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You got a new large disk. What to do? Well, on the software side:
You need not read this HOWTO since there are no problems
with large hard disks these days. The great majority of
apparent problems is caused by people who think there might
be a problem and install a disk manager, or go into
However, typical problem areas are: (i) ancient hardware, (ii) several operating systems on the same disk, and sometimes (iii) booting.
For large SCSI disks: Linux has supported them from very early on. No action required.
For large IDE disks (over 8.4 GB): get a recent stable kernel (2.0.34 or later). Usually, all will be fine now, especially if you were wise enough not to ask the BIOS for disk translations like LBA and the like.
For very large IDE disks (over 33.8 GB): see IDE problems with 34+ GB disks below.
If LILO hangs at boot time, also specify
There may be geometry problems that can be solved by giving an explicit geometry to kernel/LILO/fdisk.
If you have an old
For HPT366, see the Linux HPT366 HOWTO.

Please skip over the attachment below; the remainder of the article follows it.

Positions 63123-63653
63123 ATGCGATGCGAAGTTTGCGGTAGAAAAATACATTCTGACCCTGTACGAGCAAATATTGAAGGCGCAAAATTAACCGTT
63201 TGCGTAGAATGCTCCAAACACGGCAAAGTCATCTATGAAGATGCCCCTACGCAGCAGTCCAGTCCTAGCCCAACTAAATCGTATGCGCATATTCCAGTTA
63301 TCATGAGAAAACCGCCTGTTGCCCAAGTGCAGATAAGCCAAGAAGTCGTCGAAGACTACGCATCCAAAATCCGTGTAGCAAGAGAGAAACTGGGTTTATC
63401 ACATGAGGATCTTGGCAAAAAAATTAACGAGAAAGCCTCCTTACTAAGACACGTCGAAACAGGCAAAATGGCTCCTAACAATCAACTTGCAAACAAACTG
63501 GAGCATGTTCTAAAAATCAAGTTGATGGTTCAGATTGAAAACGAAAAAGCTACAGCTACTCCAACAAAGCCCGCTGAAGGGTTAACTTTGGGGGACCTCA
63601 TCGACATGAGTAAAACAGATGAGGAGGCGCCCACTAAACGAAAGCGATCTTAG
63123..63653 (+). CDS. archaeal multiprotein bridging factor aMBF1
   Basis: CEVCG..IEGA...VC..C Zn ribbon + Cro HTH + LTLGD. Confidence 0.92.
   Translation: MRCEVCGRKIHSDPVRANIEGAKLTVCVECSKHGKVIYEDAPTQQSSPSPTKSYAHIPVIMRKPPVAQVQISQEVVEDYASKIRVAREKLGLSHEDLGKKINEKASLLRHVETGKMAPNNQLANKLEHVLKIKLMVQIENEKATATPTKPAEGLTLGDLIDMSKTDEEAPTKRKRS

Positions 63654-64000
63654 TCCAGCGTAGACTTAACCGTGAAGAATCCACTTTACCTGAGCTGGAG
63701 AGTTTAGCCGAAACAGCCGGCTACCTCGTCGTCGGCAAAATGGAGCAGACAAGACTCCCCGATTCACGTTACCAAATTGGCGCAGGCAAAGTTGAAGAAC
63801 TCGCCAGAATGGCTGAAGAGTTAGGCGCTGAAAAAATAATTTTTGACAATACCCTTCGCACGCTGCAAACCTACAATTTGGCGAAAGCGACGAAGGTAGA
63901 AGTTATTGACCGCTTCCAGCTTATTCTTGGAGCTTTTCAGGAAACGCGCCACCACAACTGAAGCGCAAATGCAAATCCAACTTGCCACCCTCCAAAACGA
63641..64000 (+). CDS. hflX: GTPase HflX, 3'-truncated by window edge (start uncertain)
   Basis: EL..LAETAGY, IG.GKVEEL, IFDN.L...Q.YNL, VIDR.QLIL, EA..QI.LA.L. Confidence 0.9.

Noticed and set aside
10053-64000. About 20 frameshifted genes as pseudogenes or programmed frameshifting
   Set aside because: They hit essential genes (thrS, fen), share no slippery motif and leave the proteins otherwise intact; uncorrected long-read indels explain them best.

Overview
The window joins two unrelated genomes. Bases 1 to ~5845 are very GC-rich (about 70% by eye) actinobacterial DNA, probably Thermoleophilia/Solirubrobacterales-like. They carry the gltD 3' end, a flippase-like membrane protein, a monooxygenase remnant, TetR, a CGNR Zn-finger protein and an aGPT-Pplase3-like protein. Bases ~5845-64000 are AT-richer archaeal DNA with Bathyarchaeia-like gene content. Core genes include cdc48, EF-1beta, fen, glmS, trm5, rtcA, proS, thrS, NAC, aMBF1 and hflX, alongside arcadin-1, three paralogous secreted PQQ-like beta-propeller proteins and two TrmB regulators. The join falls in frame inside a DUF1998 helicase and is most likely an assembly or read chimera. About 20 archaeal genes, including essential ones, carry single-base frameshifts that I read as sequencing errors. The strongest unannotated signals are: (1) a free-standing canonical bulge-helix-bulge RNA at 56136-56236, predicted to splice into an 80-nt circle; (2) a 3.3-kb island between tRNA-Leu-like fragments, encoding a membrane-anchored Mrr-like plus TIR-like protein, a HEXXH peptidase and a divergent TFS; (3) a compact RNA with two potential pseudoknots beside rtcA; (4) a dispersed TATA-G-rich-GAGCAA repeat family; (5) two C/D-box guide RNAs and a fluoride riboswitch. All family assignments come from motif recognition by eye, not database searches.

If at boot time the kernel cannot read the partition table, consider the possibility that UDMA66 was selected while the controller or the cable or the disk drive did not support UDMA66. In such a case every attempt to read will fail, and reading the partition table is the first thing the kernel does. Make sure no UDMA66 is used.
If you think something is wrong with the size of your disk,
make sure that you are not confusing binary and decimal
and realize that the free space that
If for a removable drive the kernel reports two different sizes, then one is found from the drive, and the other from the disk/floppy. This second value will be zero when the drive has no media.
Now, if you still think there are problems, or just are curious, read on.
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